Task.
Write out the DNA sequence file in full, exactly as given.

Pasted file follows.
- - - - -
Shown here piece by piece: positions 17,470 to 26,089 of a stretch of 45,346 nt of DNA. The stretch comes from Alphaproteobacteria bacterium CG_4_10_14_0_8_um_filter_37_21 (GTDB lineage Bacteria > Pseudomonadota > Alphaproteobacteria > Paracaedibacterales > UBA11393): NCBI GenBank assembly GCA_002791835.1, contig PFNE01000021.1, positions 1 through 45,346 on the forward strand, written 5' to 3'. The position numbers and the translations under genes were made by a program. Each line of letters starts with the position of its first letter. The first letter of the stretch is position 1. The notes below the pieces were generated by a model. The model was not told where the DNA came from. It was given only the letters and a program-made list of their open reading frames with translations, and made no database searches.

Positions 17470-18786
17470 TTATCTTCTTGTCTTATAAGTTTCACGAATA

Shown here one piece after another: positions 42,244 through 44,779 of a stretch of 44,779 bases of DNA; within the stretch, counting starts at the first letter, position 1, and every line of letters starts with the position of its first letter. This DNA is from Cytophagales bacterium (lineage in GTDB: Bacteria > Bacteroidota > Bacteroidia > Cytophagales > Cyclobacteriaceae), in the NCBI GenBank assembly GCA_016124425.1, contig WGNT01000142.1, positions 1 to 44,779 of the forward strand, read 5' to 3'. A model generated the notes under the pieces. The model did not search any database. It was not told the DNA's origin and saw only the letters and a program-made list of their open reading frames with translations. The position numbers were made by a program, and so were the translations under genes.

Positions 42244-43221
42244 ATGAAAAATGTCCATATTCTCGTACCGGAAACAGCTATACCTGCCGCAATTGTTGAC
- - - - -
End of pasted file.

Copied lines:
Shown here piece by piece: positions 17,470 to 26,089 of a stretch of 45,346 nt of DNA. The stretch comes from Alphaproteobacteria bacterium CG_4_10_14_0_8_um_filter_37_21 (GTDB lineage Bacteria > Pseudomonadota > Alphaproteobacteria > Paracaedibacterales > UBA11393): NCBI GenBank assembly GCA_002791835.1, contig PFNE01000021.1, positions 1 through 45,346 on the forward strand, written 5' to 3'. The position numbers and the translations under genes were made by a program. Each line of letters starts with the position of its first letter. The first letter of the stretch is position 1. The notes below the pieces were generated by a model. The model was not told where the DNA came from. It was given only the letters and a program-made list of their open reading frames with translations, and made no database searches.

Positions 17470-18786
17470 TTATCTTCTTGTCTTATAAGTTTCACGAATA

Shown here one piece after another: positions 42,244 through 44,779 of a stretch of 44,779 bases of DNA; within the stretch, counting starts at the first letter, position 1, and every line of letters starts with the position of its first letter. This DNA is from Cytophagales bacterium (lineage in GTDB: Bacteria > Bacteroidota > Bacteroidia > Cytophagales > Cyclobacteriaceae), in the NCBI GenBank assembly GCA_016124425.1, contig WGNT01000142.1, positions 1 to 44,779 of the forward strand, read 5' to 3'. A model generated the notes under the pieces. The model did not search any database. It was not told the DNA's origin and saw only the letters and a program-made list of their open reading frames with translations. The position numbers were made by a program, and so were the translations under genes.

Positions 42244-43221
42244 ATGAAAAATGTCCATATTCTCGTACCGGAAACAGCTATACCTGCCGCAATTGTTGAC